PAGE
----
Many people feel that the gp cost of casting rituals is too high as written, and tend to dissuade characters from using them with any regularity.
For me personally, if I DM a 4E game I either lower the casting cost of rituals by half (or more) or make sure to throw in additional ritual components above and beyond what they might recieve as part of their loot...

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 There are no game rules for gathering ritual components. It's entirely up to the individual DM whether they want to allow it in their game and how they implement it...
By the rules as written, anytime the party gains ritual components as part of their treasure you could just fluff it as them harvesting materials from the monsters they've killed or foraging for plants or whatever.

 "Unfair advantage"? Over who, or what?
     Since the DM controls if, how and when the characters can harvest the components, he's entirely in control of how this affects his game - if he or she decides that you have to kill six dragons in order to gather 1 gp worth of components, the effect on the game will be negligible and almost entirely unnoticable. They can also dictate which monsters may or may not have the capacity to yield usable components and which rituals they may be used for. For example, beholder eyes may only yield 10 gp worth of components per eye and may only be useful for divination or scrying rituals...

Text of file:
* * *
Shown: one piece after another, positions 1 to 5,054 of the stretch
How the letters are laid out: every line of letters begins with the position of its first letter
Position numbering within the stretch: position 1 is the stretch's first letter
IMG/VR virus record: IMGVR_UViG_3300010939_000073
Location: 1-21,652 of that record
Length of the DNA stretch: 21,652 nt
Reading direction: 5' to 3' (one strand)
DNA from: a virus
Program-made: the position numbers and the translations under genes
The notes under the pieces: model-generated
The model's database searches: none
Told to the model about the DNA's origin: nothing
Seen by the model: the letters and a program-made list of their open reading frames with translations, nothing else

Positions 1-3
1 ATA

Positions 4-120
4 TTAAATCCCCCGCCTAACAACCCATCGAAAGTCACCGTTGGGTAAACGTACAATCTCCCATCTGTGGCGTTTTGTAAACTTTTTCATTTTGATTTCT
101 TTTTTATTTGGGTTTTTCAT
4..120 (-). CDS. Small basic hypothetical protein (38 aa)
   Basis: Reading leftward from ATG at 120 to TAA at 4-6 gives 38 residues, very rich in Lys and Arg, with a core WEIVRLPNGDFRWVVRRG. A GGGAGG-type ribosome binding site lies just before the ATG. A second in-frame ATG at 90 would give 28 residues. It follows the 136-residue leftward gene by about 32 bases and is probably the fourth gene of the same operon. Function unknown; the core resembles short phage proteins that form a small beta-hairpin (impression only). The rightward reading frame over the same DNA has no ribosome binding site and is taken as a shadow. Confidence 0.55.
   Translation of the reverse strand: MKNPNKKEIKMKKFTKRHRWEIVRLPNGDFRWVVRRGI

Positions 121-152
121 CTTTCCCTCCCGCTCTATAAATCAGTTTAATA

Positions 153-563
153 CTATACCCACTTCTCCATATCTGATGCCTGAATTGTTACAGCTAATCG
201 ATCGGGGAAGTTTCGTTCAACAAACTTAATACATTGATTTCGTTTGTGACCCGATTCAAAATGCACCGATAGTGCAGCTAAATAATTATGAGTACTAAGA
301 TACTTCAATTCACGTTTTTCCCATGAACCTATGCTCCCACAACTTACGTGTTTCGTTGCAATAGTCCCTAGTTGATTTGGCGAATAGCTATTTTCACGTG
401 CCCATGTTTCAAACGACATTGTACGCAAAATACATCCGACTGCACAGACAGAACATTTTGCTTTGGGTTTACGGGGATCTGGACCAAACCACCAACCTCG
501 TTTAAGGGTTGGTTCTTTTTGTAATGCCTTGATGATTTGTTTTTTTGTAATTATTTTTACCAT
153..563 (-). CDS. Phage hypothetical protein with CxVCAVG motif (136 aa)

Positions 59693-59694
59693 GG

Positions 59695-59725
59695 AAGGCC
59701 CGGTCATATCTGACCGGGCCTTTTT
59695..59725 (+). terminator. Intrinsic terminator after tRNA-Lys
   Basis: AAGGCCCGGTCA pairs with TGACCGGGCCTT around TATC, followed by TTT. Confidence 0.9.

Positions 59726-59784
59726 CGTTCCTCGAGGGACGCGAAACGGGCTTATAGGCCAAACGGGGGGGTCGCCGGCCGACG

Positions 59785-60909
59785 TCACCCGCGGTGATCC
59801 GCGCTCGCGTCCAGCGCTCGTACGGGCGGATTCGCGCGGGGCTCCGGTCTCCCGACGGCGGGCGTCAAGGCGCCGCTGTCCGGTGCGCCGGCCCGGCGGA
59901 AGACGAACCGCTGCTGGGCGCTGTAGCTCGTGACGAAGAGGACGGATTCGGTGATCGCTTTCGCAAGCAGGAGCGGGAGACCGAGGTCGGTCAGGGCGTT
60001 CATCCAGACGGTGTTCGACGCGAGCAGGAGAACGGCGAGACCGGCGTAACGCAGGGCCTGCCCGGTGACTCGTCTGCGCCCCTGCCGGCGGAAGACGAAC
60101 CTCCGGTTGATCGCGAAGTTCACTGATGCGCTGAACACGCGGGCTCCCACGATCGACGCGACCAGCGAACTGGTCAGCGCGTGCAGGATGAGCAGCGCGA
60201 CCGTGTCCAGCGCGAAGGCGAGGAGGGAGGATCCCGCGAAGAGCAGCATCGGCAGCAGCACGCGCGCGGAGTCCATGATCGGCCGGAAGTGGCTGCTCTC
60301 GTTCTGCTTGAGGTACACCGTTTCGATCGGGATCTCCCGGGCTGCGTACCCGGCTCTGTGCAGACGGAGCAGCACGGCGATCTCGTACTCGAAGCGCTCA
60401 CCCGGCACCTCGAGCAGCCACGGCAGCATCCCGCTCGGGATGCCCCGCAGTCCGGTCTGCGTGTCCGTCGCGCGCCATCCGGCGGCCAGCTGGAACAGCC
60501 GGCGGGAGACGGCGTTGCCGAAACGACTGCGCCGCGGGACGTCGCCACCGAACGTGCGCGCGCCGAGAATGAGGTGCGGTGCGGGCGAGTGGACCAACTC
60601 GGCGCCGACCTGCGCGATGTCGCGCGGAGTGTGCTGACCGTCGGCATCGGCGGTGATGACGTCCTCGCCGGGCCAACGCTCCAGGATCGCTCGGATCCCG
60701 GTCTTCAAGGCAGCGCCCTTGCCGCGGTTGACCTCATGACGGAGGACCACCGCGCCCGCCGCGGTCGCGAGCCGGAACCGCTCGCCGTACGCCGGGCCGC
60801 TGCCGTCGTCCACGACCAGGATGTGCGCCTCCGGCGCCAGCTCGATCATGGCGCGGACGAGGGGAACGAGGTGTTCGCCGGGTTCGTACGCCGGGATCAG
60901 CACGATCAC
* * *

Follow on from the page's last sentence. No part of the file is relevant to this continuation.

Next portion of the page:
Many people feel that the gp cost of casting rituals is too high as written, and tend to dissuade characters from using them with any regularity.